Today, on this Equinox Sunday afternoon, it was Bards In The Woods time ... but despite several requests to hold Bards In The Woods here, over the pas 3 years, nobody turned up.
Time to have fun exploring the forest myself :-)
Over 400 hectares of trees here at Mullaghmeen.
These beech trees means beautiful colours through spring and autumn, and carpets of bluebells in early May. Beech forests are also wonderful for spreading penetrating sunlight through their the leafy canopy.
In this little arboretum there are whitebeam, hornbeam, wild cherry, bird cherry,
At 261m, 894 ft, I was at Westmeath's highest point. Remains of an ancient cairn are there,
I could see Wicklow mountains, Mourne mountains, over to Co. Sligo's Ox Mountains too.
Below is the very majestic looking Lough Sheelin, looking very blue today, with its islands and broad-headed peninsulas and shores bordering the counties of Cavan, Meath and Westmeath.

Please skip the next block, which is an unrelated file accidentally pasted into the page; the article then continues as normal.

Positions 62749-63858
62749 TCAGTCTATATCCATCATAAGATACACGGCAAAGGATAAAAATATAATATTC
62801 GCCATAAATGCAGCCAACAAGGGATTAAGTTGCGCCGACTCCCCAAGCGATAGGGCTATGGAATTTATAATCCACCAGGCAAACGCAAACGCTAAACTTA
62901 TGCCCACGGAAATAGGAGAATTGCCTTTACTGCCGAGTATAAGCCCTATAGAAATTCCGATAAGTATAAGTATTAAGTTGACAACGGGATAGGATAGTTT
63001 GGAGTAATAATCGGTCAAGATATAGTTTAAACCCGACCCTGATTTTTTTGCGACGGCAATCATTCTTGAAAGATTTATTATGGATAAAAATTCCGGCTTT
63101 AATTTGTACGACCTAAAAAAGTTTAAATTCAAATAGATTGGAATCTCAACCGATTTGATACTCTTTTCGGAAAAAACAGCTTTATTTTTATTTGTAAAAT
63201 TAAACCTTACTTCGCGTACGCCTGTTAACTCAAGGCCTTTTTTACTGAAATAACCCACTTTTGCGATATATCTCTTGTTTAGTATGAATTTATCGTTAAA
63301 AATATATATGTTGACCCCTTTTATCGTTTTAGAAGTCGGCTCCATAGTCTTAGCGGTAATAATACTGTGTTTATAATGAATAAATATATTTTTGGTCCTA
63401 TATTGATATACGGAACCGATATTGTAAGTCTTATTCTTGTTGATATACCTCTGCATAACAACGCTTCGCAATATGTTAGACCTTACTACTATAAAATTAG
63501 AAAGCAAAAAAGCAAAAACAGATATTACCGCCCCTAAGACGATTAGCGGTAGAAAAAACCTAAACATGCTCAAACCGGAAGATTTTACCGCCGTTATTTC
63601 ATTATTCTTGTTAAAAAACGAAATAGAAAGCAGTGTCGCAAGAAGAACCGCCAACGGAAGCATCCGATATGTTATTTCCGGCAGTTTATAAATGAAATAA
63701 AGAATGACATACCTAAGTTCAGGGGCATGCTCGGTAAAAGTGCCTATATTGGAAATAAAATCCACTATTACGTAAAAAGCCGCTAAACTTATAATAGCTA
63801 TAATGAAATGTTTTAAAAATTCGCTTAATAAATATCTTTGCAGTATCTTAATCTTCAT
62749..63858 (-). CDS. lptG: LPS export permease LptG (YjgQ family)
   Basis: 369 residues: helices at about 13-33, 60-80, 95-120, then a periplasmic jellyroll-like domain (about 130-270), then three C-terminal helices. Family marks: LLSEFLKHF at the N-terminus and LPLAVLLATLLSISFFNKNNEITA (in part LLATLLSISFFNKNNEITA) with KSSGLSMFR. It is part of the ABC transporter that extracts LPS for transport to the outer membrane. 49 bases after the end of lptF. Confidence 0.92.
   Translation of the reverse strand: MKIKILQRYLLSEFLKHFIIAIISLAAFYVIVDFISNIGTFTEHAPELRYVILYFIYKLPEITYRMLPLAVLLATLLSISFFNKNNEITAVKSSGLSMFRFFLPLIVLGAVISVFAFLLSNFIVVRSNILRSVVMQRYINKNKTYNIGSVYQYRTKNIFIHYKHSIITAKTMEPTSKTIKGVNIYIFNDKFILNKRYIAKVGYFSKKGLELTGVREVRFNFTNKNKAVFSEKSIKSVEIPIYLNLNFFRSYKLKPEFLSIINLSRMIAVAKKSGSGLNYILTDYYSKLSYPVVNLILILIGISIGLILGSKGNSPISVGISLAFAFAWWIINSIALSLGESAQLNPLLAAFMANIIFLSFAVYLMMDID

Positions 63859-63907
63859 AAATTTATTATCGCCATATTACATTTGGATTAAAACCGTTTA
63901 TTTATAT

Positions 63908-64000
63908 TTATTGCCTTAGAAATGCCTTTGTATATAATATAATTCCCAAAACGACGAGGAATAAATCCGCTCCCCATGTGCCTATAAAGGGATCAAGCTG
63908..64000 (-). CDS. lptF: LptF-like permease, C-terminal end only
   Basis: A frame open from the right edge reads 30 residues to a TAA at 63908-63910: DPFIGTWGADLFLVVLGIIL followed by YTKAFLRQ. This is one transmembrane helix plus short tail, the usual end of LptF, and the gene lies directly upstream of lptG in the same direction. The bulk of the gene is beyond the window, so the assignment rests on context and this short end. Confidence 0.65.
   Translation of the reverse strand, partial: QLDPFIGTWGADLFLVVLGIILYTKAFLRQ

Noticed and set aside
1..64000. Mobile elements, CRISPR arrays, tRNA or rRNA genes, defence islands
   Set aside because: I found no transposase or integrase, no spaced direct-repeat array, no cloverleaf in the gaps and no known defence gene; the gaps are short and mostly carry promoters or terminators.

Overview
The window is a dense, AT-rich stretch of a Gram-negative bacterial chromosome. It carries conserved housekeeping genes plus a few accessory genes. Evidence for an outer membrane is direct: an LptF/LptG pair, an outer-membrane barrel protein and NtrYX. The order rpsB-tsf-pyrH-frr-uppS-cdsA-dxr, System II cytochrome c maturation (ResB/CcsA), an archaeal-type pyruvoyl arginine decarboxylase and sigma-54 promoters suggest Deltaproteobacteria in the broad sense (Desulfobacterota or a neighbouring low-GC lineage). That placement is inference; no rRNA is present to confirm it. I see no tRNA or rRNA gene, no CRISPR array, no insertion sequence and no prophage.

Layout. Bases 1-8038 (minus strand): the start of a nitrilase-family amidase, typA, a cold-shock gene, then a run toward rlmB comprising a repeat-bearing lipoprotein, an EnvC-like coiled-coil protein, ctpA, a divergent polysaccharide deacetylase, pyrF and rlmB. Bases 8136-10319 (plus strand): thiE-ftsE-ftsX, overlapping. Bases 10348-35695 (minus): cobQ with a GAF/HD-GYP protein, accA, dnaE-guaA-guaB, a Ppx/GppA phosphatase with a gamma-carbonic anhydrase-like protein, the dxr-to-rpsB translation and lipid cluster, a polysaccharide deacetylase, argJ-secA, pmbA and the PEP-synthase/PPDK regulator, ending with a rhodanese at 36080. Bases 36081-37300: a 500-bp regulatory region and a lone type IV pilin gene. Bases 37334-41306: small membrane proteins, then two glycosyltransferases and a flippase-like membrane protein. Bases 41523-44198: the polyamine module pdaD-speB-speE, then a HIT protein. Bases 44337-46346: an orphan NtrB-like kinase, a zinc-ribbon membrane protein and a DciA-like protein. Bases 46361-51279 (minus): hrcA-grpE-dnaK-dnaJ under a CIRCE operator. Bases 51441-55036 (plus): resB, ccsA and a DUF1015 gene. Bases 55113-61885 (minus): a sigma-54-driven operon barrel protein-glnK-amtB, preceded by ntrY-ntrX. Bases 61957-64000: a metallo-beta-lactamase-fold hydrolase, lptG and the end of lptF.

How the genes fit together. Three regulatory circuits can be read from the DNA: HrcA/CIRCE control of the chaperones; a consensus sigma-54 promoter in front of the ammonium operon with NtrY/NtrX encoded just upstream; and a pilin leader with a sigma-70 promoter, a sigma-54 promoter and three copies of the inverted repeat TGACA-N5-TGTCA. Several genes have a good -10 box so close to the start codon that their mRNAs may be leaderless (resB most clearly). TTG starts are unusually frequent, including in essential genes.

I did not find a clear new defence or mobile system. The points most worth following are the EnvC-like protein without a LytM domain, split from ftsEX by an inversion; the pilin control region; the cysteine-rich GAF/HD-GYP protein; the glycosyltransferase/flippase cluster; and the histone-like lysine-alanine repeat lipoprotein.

At one point the path started winding
Returning to the car park after walking a a good 7 or 8 km here, I pondered quite awhile on a seat here.
I'm not sure that I will ever return here again. I miss there not being a water feature like a flowing river, pond, shoreline or active holy well.
With the reed beds, famine areas, bothy, cairn, and even the fairly uniform rows of tree planted just after Independence there is a lot of reminder of injustice, manipulation, oppression, control and deprivement of human beings here.
However, to the many people of Oldcastle, Castlepollard, Granrd, Kilnaleck and nearby, this is a precious forest for the people.
Also, the biodiversity of fungi,
I like this map that shows where I ventured :